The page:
Oman Journal of Ophthalmology

: 2015  |  Volume : 8  |  Issue : 1  |  Page : 76--77

An unusual case of unilateral scleral icterus

Prasad Krishnan, Rohit Mishra, Manaranjan Jena, Rajaraman Kartikueyan 
 Department of Neurosurgery, National Neurosciences Centre, Peerless Hospital Complex 2nd Floor, 360 Panchasayar, Kolkata, India

Correspondence Address:
Prasad Krishnan
Department of Neurosurgery, National Neurosciences Centre, Peerless Hospital Complex, 2nd Floor, 360 Panchasayar, Kolkata

How to cite this article:
Krishnan P, Mishra R, Jena M, Kartikueyan R. An unusual case of unilateral scleral icterus.Oman J Ophthalmol 2015;8:76-77

How to cite this URL:
Krishnan P, Mishra R, Jena M, Kartikueyan R. An unusual case of unilateral scleral icterus. Oman J Ophthalmol [serial online] 2015 [cited 2019 Dec 7 ];8:76-77
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A 54-year-old man presented with a left-sided middle cerebral artery (MCA) territory infarct [Figure 1] and underwent decompressive craniectomy. He had an uneventful postoperative recovery but remained hemiplegic on the right side. Six weeks later he was admitted with complaints of vomiting. His operative site flap was lax and CT scan of brain showed no raised intracranial pressure [Figure 2]. He was found to have icterus in the left eye alone [Figure 3] and [Figure 4]. Liver function tests showed elevated serum bilirubin levels [1.9 mg%] and mildly deranged liver enzymes [SGOT 98 IU/L, SGPT 86IU/L]. Ultrasound scan of the abdomen was normal. Viral markers for hepatitis B and C were negative. The jaundice subsided on conservative treatment.{Figure 1}{Figure 2}{Figure 3}{Figure 4}

Unilateral scleral icterus is a very rare finding. We came across an image of a patient with a glass eye and icterus in the normal eye who had undergone surgery for ocular melanoma and subsequently developed liver metastasis with jaundice. [1] But this should be called jaundice in a monocular patient and not unilateral icterus. It has also been described with associated edema following porta caval anastamosis [2] but in these cases the edema and jaundice both occur on the same side due to binding of bilirubin to the albumin of ascitic fluid that dissects into subcutaneous spaces. Meakins [3] described a "definite localization of pigmentation" in patients with circulatory failure. In his series of six cases all patients had yellow discoloration on the upper torso, face and upper limbs only. He proposed that in circulatory failure the composition of tissue fluid is unaffected by changes in plasma leading to differential pigmentation.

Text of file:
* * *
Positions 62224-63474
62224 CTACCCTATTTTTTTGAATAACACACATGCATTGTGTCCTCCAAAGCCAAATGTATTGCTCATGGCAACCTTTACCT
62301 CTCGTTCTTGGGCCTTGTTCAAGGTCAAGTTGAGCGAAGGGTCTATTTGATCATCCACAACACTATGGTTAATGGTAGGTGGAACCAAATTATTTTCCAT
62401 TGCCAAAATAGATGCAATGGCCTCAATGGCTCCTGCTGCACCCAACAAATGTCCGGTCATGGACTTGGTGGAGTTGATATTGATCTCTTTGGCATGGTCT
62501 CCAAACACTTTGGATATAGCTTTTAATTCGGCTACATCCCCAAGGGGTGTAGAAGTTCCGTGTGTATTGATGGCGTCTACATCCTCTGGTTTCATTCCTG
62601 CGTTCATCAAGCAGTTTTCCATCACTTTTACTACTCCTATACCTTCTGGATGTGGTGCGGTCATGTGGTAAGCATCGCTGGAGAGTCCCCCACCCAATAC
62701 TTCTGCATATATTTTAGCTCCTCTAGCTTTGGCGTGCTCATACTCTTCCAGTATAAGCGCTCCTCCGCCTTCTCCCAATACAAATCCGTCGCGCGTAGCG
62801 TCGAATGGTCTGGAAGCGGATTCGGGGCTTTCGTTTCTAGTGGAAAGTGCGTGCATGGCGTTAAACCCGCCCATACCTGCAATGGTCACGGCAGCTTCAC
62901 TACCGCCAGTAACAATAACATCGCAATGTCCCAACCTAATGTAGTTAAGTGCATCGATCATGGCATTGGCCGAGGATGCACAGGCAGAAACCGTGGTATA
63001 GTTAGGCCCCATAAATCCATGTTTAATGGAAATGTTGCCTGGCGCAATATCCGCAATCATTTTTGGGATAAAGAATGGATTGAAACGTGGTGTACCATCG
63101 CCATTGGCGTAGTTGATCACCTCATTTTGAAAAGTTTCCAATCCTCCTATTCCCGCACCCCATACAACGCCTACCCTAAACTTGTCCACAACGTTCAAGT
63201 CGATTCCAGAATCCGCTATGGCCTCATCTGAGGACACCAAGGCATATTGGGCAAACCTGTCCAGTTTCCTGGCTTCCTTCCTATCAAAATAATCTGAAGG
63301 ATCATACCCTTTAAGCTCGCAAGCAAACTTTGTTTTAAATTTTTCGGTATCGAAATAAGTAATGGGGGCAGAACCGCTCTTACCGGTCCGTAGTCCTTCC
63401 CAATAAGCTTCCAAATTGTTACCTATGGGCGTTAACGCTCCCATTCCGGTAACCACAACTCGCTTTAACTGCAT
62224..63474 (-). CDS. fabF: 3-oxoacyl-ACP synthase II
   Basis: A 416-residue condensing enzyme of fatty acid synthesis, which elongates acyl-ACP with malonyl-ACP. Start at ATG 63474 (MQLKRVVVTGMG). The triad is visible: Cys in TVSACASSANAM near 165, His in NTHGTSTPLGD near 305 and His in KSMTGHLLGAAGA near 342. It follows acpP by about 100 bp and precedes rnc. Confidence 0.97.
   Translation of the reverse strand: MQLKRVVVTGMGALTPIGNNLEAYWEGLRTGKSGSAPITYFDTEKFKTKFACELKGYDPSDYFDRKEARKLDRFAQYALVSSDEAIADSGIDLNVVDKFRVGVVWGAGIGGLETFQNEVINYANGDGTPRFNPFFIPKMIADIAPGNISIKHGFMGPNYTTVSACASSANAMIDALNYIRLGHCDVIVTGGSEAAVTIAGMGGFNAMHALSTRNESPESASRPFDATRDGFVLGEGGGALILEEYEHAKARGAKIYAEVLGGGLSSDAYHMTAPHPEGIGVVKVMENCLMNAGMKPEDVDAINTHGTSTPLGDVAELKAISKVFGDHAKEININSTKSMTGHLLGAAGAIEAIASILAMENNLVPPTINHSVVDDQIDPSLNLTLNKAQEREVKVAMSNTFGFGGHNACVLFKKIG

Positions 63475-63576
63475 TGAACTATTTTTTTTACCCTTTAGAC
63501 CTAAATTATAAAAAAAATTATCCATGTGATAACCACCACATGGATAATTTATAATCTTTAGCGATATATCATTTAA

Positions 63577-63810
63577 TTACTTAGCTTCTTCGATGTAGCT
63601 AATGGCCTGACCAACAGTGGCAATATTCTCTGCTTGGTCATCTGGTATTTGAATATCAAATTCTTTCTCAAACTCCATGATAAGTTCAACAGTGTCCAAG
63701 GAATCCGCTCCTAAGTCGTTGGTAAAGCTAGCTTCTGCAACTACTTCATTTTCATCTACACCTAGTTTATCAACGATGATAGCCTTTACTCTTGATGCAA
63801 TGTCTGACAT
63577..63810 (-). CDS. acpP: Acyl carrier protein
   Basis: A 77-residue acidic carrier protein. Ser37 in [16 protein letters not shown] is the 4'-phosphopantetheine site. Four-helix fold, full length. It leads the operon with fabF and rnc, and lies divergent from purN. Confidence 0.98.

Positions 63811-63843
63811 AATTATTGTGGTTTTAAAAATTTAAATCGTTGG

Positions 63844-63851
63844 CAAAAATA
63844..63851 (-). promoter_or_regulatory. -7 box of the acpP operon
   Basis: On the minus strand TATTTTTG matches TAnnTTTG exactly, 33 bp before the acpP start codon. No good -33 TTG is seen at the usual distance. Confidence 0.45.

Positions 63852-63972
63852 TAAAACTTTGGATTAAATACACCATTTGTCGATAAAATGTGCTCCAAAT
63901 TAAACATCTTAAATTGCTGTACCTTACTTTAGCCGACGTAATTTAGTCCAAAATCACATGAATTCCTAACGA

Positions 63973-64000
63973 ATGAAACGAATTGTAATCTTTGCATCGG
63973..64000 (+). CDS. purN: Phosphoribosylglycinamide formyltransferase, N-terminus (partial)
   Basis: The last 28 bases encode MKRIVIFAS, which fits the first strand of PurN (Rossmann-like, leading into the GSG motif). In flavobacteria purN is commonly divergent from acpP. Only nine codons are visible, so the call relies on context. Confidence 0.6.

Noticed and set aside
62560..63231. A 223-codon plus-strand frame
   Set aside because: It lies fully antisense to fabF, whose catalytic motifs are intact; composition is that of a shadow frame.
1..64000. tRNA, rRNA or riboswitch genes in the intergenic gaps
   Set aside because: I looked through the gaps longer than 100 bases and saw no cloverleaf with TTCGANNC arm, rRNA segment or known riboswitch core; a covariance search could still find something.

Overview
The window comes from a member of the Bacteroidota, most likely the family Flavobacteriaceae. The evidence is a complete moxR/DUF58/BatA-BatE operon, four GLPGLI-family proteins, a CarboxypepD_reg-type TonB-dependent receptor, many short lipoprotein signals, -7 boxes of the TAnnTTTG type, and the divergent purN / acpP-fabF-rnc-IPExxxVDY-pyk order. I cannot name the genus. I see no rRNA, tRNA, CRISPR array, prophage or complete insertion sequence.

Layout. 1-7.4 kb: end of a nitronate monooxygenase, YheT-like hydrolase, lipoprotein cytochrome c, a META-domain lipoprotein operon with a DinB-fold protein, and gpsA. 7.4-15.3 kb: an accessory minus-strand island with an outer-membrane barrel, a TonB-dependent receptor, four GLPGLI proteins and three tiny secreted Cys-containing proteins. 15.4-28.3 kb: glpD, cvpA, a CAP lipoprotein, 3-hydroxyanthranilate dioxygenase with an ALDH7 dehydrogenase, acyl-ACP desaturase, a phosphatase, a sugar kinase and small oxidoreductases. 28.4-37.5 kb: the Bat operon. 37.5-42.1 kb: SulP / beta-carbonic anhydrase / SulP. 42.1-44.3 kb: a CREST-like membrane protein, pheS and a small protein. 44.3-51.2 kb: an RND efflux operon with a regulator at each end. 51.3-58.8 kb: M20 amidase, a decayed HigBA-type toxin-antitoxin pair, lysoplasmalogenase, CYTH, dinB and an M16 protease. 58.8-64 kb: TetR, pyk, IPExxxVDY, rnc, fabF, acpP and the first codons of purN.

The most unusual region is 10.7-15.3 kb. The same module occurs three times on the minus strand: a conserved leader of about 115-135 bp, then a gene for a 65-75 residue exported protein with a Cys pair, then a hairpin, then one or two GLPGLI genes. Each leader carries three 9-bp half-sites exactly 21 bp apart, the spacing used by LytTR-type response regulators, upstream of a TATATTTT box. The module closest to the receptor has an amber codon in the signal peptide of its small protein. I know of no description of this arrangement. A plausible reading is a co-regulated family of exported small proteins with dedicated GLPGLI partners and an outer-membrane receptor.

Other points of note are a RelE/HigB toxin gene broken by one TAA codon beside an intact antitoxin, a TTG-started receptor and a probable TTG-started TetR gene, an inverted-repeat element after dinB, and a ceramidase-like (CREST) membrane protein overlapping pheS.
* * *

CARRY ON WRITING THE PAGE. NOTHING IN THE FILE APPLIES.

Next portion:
Edema on the hemiplegic side and jaundice on the other side was described in two cases by Page. [4] Korpelainen et al., [5] proposed that there is increased vasomotor tone on the hemiplegic side due to loss of cortical and subcortical inhibition on vasomotor neurons in patients with ischemic stroke. This leads to reduced blood flow on the side opposite to the infarction and might explain this phenomenon.

Our patient had neither edema nor any evidence of cardiac failure or cirrhosis. However, on pointed questioning he indicated that he was having a sensation of coldness in the hemiplegic side and hence we feel that globally decreased blood flow in the right side may have been responsible for sparing of the right sclera. However, we have never encountered unilateral scleral icterus prior to this case. It is possible that in the presence of a more elevated bilirubin level or delayed presentation to the hospital this uncommon finding would have been missed.


1Kremer H. A Medical Mystery. N Engl J Med 1997;336:846.
2Conn HO. Unilateral edema and jaundice after portacaval anastomosis. Ann Intern Med 1972;76:459-61.
3Meakins J. Distribution of jaundice in circulatory failure. J Clin Invest 1927;4:135-48.
4Page IH. Ipsolateral edema and contralateral jaundice associated with hemiplegia and cardiac decompensation. Am J Med Sci 1929;177:273-6.
5Korpelainen JT, Sotaniemi KA, Myllyla VV. Asymmetrical skin temperature in ischemic stroke. Stroke 1995;26:1543-7.